MEXICO CITY (AP) - Mexico official: Stolen cobalt-60 found; says no risk so far to surrounding populationBy Pete Williams and Alexander Smith, NBC NewsA truck carrying "extremely dangerous" radioactive material was found Wednesday close to the place where it was stolen in Mexico, authorities said, but it's unclear whether its cargo was still on board.
The vehicle was transporting radiotherapy equipment containing the radioactive isotope cobalt-60 from a hospital to a waste storage center, the International Atomic Energy Agency said.
"At the time the truck was stolen, the source was properly shielded," the IAEA said in a statement. "However, the source could be extremely dangerous to a person if removed from the shielding, or if it was damaged."
Officials could only confirm that the truck had been found. It is unclear whether the cargo was still in the truck.
The vehicle is a 2.5-ton Volkswagen truck with an integrated crane, Mexico's National Commission of Nuclear Safety and Safeguards (CNSNS) said. The truck was stolen on Monday at a gas station in Tepojaco, near Mexico City.
Mexico's federal, state, and local authorities were involved in a widespread and coordinated hunt for the vehicle across several states, the CNSNS said.
U.S. officials say it's not at all clear why it had been stolen.
“It could be,” one federal official said, “that whoever stole the truck had no idea what was inside and was more interested in getting a truck.”
One law enforcement official says the radioactive material the truck was carrying is a thumb-sized amount of cobalt-60, used in medical treatments.
“It would be extremely dangerous to anyone who tried to grind it up for use in a dirty bomb,” the official said.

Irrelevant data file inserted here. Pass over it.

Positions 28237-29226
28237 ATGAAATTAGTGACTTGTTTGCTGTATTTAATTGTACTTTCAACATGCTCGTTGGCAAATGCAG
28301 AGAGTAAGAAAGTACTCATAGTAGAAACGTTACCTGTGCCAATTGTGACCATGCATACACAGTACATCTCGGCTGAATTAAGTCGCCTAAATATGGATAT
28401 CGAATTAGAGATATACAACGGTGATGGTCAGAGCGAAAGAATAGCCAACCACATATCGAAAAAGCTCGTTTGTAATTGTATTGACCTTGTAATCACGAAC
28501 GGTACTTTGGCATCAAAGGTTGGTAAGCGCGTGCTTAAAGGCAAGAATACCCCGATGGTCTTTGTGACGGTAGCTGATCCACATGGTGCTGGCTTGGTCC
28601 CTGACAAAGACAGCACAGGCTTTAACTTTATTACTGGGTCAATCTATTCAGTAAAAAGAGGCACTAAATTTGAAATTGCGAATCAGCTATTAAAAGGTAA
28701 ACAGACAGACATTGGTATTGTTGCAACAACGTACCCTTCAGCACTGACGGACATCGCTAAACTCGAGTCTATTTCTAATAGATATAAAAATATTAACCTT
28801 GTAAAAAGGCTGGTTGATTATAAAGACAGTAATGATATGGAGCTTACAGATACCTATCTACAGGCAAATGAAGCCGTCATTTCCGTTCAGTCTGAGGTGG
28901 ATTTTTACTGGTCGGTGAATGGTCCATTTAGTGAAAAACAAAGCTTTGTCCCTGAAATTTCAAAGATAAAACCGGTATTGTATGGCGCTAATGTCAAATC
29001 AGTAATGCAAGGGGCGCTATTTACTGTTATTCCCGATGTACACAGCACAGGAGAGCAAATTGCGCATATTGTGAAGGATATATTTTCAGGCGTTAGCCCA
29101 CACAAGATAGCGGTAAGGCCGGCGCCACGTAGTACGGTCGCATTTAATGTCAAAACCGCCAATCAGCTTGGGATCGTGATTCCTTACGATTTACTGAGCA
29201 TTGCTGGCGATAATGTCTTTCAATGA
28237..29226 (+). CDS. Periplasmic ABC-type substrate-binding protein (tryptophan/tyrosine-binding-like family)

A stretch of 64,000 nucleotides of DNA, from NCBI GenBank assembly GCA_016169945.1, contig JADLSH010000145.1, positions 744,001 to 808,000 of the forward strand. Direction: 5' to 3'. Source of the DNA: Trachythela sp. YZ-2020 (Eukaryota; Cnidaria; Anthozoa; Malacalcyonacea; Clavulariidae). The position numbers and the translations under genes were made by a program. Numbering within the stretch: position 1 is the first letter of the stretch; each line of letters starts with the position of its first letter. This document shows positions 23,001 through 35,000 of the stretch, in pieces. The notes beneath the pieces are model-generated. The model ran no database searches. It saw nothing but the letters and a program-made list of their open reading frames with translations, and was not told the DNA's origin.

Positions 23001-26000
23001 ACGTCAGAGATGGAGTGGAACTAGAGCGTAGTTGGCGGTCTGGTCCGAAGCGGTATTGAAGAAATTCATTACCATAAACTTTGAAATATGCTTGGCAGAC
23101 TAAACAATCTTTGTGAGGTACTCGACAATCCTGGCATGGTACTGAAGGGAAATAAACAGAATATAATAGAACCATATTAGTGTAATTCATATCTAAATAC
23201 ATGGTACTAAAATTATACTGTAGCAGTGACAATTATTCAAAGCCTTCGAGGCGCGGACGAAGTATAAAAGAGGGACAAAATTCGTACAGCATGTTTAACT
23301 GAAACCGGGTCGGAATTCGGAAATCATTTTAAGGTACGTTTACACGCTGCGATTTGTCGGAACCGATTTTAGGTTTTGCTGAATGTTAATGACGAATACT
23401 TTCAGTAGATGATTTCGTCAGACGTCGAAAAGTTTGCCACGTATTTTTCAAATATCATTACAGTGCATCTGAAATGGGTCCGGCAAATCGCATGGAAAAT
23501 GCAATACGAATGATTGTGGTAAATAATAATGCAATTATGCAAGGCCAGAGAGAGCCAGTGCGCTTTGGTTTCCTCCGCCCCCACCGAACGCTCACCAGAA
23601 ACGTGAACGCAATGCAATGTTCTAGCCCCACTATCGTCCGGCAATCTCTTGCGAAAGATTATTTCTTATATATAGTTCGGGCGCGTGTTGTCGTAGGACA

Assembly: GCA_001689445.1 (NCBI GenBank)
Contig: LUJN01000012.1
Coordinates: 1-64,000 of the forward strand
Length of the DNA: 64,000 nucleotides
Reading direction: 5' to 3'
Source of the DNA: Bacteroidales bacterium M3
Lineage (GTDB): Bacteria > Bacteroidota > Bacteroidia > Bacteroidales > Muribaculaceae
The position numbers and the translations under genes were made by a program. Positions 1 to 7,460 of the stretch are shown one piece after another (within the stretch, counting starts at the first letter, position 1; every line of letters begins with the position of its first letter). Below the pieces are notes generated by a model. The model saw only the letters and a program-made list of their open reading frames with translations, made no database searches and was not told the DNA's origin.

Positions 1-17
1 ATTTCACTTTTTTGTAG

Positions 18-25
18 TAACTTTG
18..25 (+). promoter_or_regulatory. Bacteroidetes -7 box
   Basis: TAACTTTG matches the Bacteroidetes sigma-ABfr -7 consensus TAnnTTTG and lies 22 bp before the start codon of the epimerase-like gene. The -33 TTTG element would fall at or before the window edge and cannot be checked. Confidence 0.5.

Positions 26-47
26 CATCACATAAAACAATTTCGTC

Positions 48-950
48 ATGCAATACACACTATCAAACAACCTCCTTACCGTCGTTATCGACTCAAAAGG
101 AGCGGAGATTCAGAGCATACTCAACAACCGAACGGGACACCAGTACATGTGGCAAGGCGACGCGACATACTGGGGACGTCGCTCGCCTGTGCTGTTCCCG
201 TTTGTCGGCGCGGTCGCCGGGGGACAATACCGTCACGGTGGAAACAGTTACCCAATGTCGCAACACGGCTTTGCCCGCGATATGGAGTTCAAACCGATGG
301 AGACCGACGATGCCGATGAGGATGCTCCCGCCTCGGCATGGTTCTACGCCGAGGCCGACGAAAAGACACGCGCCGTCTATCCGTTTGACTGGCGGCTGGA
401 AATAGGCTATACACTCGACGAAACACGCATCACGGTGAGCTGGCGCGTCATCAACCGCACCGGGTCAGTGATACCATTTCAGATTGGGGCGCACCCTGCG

The main concern of authorities was that the material in the stolen truck is dangerous to handle. In addition, it could also be used to make a radioactive dirty bomb, as could all similar materials used in medicine and industry.
At the same time, U.S. officials say cobalt-60 is among the materials that would be hardest to disperse over a wide area, assuming such a device could be made.
U.S. officials had said there was no indication that the truck had been stolen for any criminal or terrorist purpose.
According to safety guidelines on the IAEA website, a "malevolent use of radioactive sources…could also cause significant social, psychological and economic impacts."
There also are many documented cases of people unwittingly stealing or acquiring radioactive material and then becoming ill or dying.
IAEA spokeswoman Gill Tudor told NBC News: "Such thefts are not uncommon, and the thieves do not necessarily know what they have in their possession in addition to the vehicle that may have been the original target.
"In some cases, for example, radioactive sources have ended up being sold as scrap, causing serious health consequences for people who unknowingly come into contact with it."